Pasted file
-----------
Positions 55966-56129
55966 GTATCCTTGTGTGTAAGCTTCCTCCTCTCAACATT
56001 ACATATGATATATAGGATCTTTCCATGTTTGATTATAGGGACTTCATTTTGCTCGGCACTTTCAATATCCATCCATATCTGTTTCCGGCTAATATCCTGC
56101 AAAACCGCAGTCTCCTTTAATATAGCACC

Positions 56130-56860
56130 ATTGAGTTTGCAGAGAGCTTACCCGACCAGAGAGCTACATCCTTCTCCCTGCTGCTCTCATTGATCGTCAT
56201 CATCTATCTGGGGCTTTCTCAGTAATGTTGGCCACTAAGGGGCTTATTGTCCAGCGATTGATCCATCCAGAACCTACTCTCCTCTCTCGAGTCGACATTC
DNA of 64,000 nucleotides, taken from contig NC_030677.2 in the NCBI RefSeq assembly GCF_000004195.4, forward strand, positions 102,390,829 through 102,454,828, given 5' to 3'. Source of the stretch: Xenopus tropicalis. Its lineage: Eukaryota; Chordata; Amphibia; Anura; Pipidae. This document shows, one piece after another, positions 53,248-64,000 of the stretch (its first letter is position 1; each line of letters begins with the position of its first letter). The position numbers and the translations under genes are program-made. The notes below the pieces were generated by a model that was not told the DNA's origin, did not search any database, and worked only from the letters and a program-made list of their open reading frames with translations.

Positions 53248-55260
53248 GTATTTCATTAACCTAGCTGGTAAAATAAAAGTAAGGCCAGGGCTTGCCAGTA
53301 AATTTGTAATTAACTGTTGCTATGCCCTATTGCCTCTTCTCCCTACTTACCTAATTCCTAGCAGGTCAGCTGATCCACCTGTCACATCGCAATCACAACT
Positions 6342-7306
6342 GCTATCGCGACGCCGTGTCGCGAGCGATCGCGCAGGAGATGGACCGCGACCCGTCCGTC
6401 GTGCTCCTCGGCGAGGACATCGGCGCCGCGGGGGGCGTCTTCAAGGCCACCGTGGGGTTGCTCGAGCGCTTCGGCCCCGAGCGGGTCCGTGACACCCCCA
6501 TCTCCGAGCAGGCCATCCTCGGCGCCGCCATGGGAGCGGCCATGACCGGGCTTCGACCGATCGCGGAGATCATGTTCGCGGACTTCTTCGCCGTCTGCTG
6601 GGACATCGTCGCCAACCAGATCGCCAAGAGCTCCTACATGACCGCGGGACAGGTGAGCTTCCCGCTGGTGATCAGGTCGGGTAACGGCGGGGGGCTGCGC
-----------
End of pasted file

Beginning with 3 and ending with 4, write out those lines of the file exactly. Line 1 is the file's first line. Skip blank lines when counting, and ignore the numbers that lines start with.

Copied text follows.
56001 ACATATGATATATAGGATCTTTCCATGTTTGATTATAGGGACTTCATTTTGCTCGGCACTTTCAATATCCATCCATATCTGTTTCCGGCTAATATCCTGC
56101 AAAACCGCAGTCTCCTTTAATATAGCACC